The discussion includes specific examples from two districts, namely, the Midwest School District and South Central Texas School District. The final section provides some recommendations that will help educators design a better evaluation system for the 21st century.
The incongruity of teacher evaluation is that it has the capability to significantly contribute to the growth and improvement of every teacher, but in reality it helps only a very few people. The capability of teacher evaluation is widely known. Almost all states mandate standard evaluation in compliance to the law and validate such mandates, partly, based on the obligation of teachers to improve. Most districts have collective bargaining contracts or rules specifying evaluation processes. In fact, numerous of the major educational reforms in the United States (e.g. career ranking, performance incentive/merit pay, etc.) are rooted in the belief that strong, effective evaluation processes can be formulated.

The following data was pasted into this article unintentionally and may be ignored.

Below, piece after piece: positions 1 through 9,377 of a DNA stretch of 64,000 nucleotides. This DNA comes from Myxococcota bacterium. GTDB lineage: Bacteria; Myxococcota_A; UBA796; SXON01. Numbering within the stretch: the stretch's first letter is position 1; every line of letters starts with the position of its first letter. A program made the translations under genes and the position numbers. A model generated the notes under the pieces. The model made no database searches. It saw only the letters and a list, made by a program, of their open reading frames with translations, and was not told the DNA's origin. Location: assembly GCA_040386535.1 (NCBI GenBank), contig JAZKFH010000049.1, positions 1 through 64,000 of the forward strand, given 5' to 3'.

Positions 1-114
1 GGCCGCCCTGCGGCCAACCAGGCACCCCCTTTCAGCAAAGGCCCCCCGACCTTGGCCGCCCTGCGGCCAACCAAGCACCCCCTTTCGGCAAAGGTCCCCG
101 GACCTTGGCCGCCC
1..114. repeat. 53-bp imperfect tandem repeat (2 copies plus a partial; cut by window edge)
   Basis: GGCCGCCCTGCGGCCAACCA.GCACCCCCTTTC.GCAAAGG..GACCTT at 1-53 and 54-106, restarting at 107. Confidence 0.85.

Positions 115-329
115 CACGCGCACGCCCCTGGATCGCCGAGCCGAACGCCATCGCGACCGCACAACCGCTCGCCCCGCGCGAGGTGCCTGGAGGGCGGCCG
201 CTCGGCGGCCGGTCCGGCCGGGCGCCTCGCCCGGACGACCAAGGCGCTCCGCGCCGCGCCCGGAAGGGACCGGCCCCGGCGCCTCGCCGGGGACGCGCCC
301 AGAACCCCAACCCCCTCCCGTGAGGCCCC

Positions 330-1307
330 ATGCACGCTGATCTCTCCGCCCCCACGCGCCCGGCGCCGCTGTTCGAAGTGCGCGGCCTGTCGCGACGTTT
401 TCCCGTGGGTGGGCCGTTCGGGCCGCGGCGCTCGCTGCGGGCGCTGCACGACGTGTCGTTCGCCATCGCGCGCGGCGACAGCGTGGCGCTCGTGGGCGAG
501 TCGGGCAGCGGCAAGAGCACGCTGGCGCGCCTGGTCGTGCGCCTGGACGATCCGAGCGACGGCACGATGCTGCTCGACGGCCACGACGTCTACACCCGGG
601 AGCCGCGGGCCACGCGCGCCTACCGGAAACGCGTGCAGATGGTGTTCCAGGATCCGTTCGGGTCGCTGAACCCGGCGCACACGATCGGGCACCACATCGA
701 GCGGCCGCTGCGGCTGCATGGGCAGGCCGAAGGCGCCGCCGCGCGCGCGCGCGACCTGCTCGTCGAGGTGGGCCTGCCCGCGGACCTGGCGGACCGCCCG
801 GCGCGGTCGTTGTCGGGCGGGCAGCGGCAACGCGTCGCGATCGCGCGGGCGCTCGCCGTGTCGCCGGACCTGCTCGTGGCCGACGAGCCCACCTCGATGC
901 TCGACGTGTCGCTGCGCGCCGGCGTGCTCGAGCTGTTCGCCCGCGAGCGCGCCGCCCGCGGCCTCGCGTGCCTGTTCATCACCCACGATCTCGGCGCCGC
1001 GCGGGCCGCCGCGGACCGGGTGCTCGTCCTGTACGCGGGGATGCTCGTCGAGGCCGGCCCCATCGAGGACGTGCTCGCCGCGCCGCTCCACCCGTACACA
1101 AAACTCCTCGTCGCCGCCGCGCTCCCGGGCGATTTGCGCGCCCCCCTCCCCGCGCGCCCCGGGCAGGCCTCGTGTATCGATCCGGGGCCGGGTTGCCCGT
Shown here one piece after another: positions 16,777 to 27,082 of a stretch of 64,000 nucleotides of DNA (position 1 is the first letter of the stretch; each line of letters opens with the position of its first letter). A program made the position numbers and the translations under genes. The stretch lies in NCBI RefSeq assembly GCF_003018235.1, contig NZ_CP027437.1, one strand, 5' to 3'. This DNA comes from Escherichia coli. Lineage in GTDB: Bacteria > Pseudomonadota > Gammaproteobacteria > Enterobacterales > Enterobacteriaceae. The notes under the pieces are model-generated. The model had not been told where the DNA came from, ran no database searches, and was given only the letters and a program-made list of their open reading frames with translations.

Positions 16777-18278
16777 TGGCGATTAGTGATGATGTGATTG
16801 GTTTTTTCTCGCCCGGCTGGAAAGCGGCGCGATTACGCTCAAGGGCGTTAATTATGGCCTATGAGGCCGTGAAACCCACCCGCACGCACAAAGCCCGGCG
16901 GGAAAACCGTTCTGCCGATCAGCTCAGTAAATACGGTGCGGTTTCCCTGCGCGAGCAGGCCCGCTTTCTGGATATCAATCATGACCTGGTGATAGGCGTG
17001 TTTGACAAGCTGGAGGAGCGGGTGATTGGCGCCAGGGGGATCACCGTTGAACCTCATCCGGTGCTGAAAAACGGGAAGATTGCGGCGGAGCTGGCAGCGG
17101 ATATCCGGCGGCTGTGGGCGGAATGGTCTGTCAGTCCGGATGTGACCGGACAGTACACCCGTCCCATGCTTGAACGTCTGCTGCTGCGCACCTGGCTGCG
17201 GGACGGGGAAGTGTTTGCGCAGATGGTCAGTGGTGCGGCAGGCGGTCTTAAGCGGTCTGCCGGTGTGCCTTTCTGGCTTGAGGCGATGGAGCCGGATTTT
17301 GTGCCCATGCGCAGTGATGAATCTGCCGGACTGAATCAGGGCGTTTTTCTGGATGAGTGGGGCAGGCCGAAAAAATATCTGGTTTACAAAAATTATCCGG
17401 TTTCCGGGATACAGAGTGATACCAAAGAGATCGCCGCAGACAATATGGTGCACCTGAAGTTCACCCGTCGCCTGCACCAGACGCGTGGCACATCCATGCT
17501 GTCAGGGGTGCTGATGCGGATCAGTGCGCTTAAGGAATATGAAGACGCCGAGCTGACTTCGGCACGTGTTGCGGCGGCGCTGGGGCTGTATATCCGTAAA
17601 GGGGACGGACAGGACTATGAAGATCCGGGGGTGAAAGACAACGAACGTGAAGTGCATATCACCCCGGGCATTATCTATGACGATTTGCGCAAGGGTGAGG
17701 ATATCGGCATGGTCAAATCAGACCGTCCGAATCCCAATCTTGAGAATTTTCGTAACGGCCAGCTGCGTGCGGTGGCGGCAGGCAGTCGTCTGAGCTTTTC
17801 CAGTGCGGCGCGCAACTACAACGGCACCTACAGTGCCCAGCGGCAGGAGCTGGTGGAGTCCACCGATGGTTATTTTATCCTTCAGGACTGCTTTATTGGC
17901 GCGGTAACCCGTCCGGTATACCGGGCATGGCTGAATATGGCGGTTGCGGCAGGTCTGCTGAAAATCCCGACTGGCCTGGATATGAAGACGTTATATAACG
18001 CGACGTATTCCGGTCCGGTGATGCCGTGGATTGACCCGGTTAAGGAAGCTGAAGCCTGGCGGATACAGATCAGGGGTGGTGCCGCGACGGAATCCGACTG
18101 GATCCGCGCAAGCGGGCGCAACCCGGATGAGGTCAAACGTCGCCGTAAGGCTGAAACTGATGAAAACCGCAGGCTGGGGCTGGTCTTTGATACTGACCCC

Even so, in truth, teacher evaluations performed in most schools are short, inconsistent, formal procedures requiring several instances of classroom inspection every year at least accompanied by the accomplishment of a compulsory evaluation document, which is approved by all involved entities and then stacked away to oblivion. When this takes place, state law provisions and requirements of the collective bargaining contract have been satisfied, but in reality nothing valuable is accomplished for the teachers, schools, students, or community (Marsh, 2009). This essay, on the first part, discusses the history, trends, and effectiveness of teacher evaluation in the United States. The second part discusses the similarities and differences between two distinct district teacher evaluation. And the third part spells out the features of an ‘ideal’ teacher evaluation in the 21st century.
Teacher evaluation originated from the evaluative role of the ...Show more